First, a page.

Willy Wilkinson is a writer, public health consultant, and queer activist. He was born and raised in San Mateo, California as the youngest of four children. His mother is Chinese and hails from Hawaii. His father is Caucasian, Scottish, English, and Irish.
Willy studied Women’s Studies in UC Santa Cruz, where he first became politicized as a feminist. He started organizing Asian lesbians in Santa Cruz and continued that work in Boston, New York, and eventually the Bay Area. Willy has been involved in several of the first conferences for lesbians of color, an international conference for gays and lesbians of color, the first retreat for Asian lesbians in Northern California, and the gay and lesbian march on Washington. He was also the editor of Phoenix Rising, a newsletter for Asian lesbians in the Bay Area. Since receiving his Masters of Public Health from UC Berkeley, Willy’s work has been focused on cultural competency training for health care providers serving the transgender community. His book, Born on the Edge of Race and Gender, is a memoir reflecting on his “intersectional experience with race, gender, sexuality, disability, class, and parenthood, within a larger cultural competency, public health and political advocacy framework”.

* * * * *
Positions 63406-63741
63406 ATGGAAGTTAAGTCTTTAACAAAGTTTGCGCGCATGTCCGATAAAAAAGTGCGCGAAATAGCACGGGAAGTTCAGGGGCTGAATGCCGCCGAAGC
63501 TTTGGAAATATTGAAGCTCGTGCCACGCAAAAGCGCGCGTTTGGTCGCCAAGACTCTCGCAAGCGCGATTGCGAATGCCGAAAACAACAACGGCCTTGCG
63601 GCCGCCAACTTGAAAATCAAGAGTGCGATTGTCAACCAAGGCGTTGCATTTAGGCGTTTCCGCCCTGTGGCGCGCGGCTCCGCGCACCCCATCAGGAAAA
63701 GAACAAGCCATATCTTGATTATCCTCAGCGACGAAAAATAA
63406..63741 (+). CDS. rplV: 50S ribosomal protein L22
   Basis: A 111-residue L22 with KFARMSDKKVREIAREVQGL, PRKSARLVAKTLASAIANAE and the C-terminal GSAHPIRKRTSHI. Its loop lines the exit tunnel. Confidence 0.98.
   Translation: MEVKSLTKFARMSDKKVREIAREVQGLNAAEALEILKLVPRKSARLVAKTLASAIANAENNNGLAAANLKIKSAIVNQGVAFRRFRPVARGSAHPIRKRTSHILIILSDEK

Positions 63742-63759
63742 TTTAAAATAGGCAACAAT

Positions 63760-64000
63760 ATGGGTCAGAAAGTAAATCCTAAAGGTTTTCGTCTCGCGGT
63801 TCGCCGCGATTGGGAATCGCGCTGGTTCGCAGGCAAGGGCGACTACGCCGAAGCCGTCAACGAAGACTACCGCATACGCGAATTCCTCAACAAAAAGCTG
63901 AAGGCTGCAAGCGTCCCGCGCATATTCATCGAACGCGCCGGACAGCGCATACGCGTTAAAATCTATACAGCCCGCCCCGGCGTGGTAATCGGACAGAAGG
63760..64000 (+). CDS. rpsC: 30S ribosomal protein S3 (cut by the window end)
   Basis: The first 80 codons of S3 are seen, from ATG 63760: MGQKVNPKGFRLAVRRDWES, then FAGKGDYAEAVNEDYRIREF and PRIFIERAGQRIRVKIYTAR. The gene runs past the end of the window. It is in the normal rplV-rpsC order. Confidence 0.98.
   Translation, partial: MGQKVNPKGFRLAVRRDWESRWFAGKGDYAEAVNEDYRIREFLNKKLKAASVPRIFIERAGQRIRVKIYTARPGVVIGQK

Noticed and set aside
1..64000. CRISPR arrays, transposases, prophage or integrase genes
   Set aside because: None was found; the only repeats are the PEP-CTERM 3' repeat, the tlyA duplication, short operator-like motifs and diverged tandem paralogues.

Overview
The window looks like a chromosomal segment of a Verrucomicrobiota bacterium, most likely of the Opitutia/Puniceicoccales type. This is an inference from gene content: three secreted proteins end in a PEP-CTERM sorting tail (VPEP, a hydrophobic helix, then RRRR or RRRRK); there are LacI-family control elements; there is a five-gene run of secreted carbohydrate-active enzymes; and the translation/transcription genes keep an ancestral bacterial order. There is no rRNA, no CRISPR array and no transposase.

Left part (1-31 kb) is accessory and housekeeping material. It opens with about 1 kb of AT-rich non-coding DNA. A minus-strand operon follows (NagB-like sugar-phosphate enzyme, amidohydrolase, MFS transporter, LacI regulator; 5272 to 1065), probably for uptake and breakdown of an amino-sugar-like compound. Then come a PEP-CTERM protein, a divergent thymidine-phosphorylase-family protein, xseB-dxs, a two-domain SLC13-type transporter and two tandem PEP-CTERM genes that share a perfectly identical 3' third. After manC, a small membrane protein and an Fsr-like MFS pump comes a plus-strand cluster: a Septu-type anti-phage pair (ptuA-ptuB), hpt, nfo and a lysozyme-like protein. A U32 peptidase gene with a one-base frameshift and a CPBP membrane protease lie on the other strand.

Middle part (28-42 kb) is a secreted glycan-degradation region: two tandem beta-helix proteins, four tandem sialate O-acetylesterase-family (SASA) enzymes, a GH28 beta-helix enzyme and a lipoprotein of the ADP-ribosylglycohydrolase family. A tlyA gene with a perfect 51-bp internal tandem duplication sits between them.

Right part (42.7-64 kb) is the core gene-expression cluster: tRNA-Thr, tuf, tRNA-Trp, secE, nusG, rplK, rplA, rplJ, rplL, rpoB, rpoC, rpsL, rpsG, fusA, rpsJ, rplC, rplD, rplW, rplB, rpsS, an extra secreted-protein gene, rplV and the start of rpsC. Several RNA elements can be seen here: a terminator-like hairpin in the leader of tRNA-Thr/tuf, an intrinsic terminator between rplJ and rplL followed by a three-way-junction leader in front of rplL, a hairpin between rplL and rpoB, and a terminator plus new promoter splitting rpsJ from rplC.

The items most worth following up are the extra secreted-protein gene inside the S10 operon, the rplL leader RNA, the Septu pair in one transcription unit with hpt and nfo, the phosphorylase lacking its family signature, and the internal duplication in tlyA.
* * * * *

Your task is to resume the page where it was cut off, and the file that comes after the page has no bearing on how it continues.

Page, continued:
I think we have come a long way as a community in that the coping methods that people use in the 70s and 80s were centered around bar culture, a lot of alcohol, a lot of drug use. And that has changed, you know we are congregating at alcohol free spaces, LGBT centers and events.
Yeah, I remember when Trinity Ordona and Desiree Thompson got married, at the time, that was way before anyone was ever imagining marriage equality and this was 1988.